Data Protection Manager – how it works
Started off with the pain points (Recovery is unreliable & painful. Backup is too complex & slow. Costs are too high). Then to the ideal customer (medium sized data centers with 5-99 servers or large enterprises with remote offices) – but DPM is very good for customers of all sizes.
So the DPM agent (that gets installed onto the servers you want to manage) is going to capture byte-level changes to the disk. It can be installed on Windows 2000 SP4 or above (no support for 64-bit machines of clusters – yet). We recon there is a 3-5% overhead to the systems and you’ll need around 500Mb of free disk space (for the sync log) – but this is really dependant on how many changes are made between your snapshots. The agent installs a file system filter driver (FSRecord.sys) that copies the byte-level changes to the sync log – in a copy-on-write manner. The DMP File Agent service will copy the contents of the sync log to the DPM server (where it creates the replica of the data).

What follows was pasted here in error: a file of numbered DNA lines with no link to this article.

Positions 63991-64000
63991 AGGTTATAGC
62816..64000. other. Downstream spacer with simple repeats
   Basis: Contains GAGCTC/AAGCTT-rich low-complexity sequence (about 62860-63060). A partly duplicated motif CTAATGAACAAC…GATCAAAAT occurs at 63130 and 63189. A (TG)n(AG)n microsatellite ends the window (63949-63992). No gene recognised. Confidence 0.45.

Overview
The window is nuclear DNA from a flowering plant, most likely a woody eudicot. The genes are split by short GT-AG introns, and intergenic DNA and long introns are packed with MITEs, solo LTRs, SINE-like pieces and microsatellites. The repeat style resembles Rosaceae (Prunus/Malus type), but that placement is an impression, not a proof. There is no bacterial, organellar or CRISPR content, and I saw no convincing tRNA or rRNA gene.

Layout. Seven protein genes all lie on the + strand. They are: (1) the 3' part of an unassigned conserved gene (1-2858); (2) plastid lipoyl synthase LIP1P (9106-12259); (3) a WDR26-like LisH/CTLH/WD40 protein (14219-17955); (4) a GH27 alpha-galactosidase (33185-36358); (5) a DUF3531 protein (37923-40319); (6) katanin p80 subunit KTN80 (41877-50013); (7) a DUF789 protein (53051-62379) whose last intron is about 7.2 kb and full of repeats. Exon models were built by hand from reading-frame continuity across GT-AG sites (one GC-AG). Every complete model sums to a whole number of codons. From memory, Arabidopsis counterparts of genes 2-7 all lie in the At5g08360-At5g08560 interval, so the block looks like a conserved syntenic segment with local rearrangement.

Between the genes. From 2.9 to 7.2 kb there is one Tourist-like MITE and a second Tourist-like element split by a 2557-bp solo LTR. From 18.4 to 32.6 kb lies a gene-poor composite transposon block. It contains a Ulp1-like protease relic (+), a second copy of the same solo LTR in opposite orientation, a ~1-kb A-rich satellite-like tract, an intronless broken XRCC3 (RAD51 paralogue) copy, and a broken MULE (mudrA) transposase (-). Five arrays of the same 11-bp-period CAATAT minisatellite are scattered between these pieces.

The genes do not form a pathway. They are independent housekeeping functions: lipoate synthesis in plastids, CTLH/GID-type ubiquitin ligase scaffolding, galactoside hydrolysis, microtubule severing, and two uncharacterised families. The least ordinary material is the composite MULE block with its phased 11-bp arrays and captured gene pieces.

We currently only work with file data, although there is documentation on how to get it to look after SQL (KB 910401) and Exchange (KB 909644) – basically I stop writes to the databases and take a snapshot.
SP1 will introduce support for 64-bit machines and clusters. The next version (V2 – probably a year away) will work natively with SQL & Exchange.
We have two technologies that seem to do similar things: DPM and Windows 2003 R2’s File Replication Service with DFS (the branch office solution). To clarify the two, DPM is a Backup & Restore solution, while R2’s solution is for high availability of file data (local server dies, your files are still online on the replica).